She dropped out of the University of Illinois, moved to Greenwich Village, and went to work for leftist newspapers. She wrote about labor rallies and rent strikes and anti-war demonstrations, and she also participated in these events. She went to jail at the age of 20 for taking part in a women's suffrage march in front of the White House. It was 1917, and American women were still a few years away from having the vote.
She hung out with playwright Eugene O'Neill. She had a child with an English botanist, a man who opposed both marriage and religion. She herself had been an agnostic Episcopalian in the recent past, but the year her daughter was born she converted to Catholicism and began writing for Catholic newspapers.
A staunch pacifist, she became deeply involved in anti-war movements. She staked out a neutral, pacifist stance on the Spanish Civil War, which put her at odds with the Catholic hierarchy, who supported Franco. Then, in 1932, an itinerant French priest named Peter Maurin showed up on her doorstep. The two of them talked about how they felt that the Catholic Church's progressive social teaching was something that not enough people knew about. They wanted to publicize it as well as their pacifist views. So they started a newspaper, one that was radical and on the side of laborers and the poor and against wars. It said it aimed to "comfort the afflicted and to afflict the comfortable." Unlike traditionally worker-centric mouthpieces, their paper gave a prominent role to an organized religion.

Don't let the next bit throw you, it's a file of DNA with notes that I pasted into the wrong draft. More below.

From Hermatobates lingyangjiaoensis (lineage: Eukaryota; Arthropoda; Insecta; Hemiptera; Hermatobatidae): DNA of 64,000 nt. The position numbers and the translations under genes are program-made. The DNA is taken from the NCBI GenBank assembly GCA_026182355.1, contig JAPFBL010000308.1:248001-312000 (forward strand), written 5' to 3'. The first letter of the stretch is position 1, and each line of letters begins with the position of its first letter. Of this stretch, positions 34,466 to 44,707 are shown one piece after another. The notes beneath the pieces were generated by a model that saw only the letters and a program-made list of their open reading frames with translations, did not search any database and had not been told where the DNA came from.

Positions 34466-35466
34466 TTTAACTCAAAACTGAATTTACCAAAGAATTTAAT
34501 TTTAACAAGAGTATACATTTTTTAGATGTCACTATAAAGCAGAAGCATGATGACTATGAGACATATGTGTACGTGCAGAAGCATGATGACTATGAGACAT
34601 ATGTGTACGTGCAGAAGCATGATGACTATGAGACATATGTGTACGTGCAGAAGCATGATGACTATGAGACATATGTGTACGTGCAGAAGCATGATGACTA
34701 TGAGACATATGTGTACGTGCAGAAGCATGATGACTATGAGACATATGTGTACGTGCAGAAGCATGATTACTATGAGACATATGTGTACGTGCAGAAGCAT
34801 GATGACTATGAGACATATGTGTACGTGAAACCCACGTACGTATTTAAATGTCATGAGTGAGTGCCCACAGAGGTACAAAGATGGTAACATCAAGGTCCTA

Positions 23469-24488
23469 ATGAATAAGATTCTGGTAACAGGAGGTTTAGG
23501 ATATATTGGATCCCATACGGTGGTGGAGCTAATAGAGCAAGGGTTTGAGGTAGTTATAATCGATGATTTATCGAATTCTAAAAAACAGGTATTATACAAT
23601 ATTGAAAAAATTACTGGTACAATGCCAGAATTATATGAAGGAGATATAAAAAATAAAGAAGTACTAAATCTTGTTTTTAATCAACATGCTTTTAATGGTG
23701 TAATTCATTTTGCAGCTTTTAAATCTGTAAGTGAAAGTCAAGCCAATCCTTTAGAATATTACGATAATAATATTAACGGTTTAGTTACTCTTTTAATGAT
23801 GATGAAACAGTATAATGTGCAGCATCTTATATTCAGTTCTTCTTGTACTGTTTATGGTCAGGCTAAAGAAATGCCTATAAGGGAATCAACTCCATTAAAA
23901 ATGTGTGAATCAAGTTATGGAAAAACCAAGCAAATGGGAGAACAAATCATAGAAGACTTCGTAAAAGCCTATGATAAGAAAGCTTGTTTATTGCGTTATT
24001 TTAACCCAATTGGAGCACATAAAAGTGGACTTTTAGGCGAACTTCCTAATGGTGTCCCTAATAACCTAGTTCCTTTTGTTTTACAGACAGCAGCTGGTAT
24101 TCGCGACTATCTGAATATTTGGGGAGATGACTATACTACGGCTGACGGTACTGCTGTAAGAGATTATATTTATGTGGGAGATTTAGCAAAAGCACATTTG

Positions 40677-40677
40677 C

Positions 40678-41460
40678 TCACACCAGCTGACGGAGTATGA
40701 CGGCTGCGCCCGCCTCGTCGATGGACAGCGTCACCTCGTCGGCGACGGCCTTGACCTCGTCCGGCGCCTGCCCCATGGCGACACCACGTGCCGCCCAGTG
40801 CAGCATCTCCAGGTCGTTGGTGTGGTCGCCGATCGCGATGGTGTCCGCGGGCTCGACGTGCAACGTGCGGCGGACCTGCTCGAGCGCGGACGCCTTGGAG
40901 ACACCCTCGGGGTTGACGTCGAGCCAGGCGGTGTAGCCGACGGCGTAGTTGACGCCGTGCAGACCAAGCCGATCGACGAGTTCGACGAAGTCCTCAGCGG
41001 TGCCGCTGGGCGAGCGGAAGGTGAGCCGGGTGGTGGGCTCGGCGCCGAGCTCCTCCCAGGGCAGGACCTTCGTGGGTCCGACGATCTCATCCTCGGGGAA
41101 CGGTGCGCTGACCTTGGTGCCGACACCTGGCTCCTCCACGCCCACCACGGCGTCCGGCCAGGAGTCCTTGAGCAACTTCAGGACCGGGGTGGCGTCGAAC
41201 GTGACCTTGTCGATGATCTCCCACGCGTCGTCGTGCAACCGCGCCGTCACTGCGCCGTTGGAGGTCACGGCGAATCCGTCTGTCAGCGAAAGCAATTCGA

They put it together in Dorothy Day's kitchen, called it The Catholic Worker, printed 2,500 copies, and set the price at one cent per copy. It hit newsstands on May Day, 1933. By the end of the year, circulation was at 100,000 copies a month.
They wrote editorials about the plight of the homeless, and pretty soon homeless people were showing up at Dorothy Day's apartment to sleep. The newspaper spawned the Catholic Worker hospitality movement, and within a few years dozens of houses were set up across the nation to take in homeless people. Later it expanded to include farming communes.
The paper took a pacifist stance during World War II, leading to huge losses in readership, accusations of treason, and jail time for many of the journalists. In the beginning years of the Cold War, Day led defiant protests against New York City's annual nuclear bomb drills, saying that they objected to being "drilled into fear." When the sirens sounded and everyone was supposed to go into the shelters, she and a group sat out in front of City Hall. She went to jail several years in a row for it, and then the nuclear air raid drills eventually stopped.
She continued to edit the Catholic Worker until her death at the age of 83. There are a handful of biographies out about her, including Jim Forest's Love is the Measure (1994) and Robert Coles' Dorothy Day: A Radical Devotion (1987).